Go FISH!

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Reel in some action all summer long - we're bringing a new splash to the classic 'Go fish' game!

Go FISH! is for novice and avid anglers alike to take part in responsible angling practices and hone their fishing skills. Instead of collecting pairs of cards, you'll be collecting new skills and memories as you complete challenges in these categories:

  • Fishing in your community,
  • Identification
  • Safety
  • Habitat,
  • ! Act now

There are two ways to play; one is to download a photo of the bingo card to your phone and check off the challenges as you

Reel in some action all summer long - we're bringing a new splash to the classic 'Go fish' game!

Go FISH! is for novice and avid anglers alike to take part in responsible angling practices and hone their fishing skills. Instead of collecting pairs of cards, you'll be collecting new skills and memories as you complete challenges in these categories:

  • Fishing in your community,
  • Identification
  • Safety
  • Habitat,
  • ! Act now

There are two ways to play; one is to download a photo of the bingo card to your phone and check off the challenges as you go, or use the challenge board below, and hit the like button for each challenge as you complete it.

This page will be your virtual tackle box - so make sure to check out all of the resources to help you Go FISH! Once you've completed a challenge in each category, fill out the survey below for the chance to add something useful to your own tackle box. If you complete all of the challenges we have available, you will be entered to win an extra prize! You have until October 31st to complete challenges and fill out the survey.

To participate, please log in or set up an account with Talk AEP! Continue to check back here throughout the season for updates and opportunities that will take you to new waters.


Privacy Statement

All comments, including any personal information you provide in your comments or username used to register to participate are posted when adding a pin to the map under the Fishing Locations tab and are publicly available. Therefore, DO NOT INCLUDE ANY PERSONAL INFORMATION IN YOUR COMMENTS OR USERNAME. Comments collected under the Challenges and Submit for a Prize tabs will not be posted publicly.

Comments regarding Fisheries Education are collected under the authorization of Section 33(c) of the Freedom of Information and Protection of Privacy (FOIP) Act and are managed in accordance with Part 2 of the FOIP Act. Your personal information, if included, will be removed for internal purposes (but not from our website comments page) and the comments aggregated and used to inform fisheries education programs and products. The personal information will be used to provide prizes in recognition of completing responsible angling and stewardship actions, beyond this purpose it will not be used or disclosed for any other purpose than stated, without your specific written consent or unless required to do so by law. Should you wish to have your personal information removed, corrected or have any other questions, please contact the AEP Information Centre, Community Engagement Branch at: 780-310-3773 or: 1-877-944-0313 to be connected toll-free from outside the Edmonton area.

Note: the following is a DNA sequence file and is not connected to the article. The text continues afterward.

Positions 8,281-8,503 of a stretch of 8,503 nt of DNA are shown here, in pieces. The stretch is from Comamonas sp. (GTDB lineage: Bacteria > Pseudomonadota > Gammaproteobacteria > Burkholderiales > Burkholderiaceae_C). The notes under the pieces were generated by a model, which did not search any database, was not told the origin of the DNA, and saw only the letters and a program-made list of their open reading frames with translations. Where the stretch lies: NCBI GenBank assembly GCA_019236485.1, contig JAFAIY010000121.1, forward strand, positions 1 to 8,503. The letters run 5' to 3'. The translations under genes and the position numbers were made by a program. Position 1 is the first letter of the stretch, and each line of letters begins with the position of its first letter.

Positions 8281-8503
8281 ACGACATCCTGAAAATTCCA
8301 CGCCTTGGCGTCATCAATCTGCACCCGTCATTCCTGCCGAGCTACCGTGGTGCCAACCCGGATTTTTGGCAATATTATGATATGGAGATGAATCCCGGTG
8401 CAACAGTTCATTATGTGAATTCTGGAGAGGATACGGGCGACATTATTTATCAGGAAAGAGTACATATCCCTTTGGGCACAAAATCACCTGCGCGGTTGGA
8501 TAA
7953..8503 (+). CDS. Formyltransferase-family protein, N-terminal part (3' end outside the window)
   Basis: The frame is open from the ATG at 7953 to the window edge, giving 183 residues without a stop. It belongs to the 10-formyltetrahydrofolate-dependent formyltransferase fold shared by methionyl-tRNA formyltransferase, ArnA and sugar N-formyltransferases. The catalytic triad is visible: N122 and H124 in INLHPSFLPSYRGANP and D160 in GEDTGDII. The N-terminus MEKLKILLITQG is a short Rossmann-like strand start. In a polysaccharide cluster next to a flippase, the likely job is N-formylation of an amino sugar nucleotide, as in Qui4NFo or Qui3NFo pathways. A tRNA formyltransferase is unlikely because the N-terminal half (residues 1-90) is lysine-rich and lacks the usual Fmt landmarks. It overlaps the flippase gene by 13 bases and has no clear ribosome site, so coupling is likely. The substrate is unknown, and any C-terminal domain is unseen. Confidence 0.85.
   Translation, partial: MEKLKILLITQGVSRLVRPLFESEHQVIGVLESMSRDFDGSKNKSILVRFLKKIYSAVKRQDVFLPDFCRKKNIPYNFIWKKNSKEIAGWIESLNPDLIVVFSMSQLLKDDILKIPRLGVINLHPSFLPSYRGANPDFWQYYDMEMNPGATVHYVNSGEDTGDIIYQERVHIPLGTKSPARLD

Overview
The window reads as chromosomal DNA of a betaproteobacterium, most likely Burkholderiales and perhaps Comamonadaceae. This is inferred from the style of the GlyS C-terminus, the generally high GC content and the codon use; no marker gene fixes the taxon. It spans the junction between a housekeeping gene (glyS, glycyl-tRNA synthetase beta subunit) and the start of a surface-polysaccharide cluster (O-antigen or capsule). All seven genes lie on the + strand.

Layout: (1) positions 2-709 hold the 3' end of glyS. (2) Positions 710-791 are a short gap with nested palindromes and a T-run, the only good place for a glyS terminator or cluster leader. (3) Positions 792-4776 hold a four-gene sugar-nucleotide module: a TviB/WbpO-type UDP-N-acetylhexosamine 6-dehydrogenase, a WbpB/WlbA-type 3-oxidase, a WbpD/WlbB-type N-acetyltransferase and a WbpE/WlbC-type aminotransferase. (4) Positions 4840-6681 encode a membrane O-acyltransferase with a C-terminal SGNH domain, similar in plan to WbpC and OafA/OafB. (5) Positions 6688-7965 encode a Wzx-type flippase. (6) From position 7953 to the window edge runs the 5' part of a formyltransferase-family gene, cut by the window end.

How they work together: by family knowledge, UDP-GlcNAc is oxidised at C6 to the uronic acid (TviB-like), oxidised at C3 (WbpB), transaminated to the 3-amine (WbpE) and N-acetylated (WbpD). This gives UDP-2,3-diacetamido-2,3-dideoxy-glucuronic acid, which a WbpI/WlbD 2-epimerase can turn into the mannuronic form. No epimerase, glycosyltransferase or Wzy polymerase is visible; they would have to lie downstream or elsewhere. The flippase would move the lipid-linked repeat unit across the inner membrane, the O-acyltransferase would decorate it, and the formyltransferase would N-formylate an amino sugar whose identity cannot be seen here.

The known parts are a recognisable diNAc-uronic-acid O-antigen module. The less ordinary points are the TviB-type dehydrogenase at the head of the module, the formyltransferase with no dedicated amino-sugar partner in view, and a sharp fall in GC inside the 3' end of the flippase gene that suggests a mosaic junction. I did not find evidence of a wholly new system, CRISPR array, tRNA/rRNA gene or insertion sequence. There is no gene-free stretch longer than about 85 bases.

Do you have questions about fish or fishing in Alberta?  Ask the experts here! We will post answers to frequently asked questions below.

Ask a fisheries biologist

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    If a species is catch and release only, but dies before you can release it (ie: swallowed the hook, by the time you can get the hook out safety the fish has died), should you release a dead fish back into the water? Dispose of it elsewhere? Keep it?

    FishinQs asked about 2 months ago

    Even in catch and release fisheries, a small proportion of fish may be killed accidentally by anglers.  Fisheries biologists account for this in making decisions about how to manage a fishery.  Catch and release fishing rules require all fish to be released back into the water in which it was caught, without exception.  Fish that are killed accidentally and put back, or severely injured and die after being released are not wasted; they will become food for scavenger organisms and part of a healthy aquatic ecosystem.  To minimize risk of accidentally killing a fish, please follow our advice on proper fish handling techniques.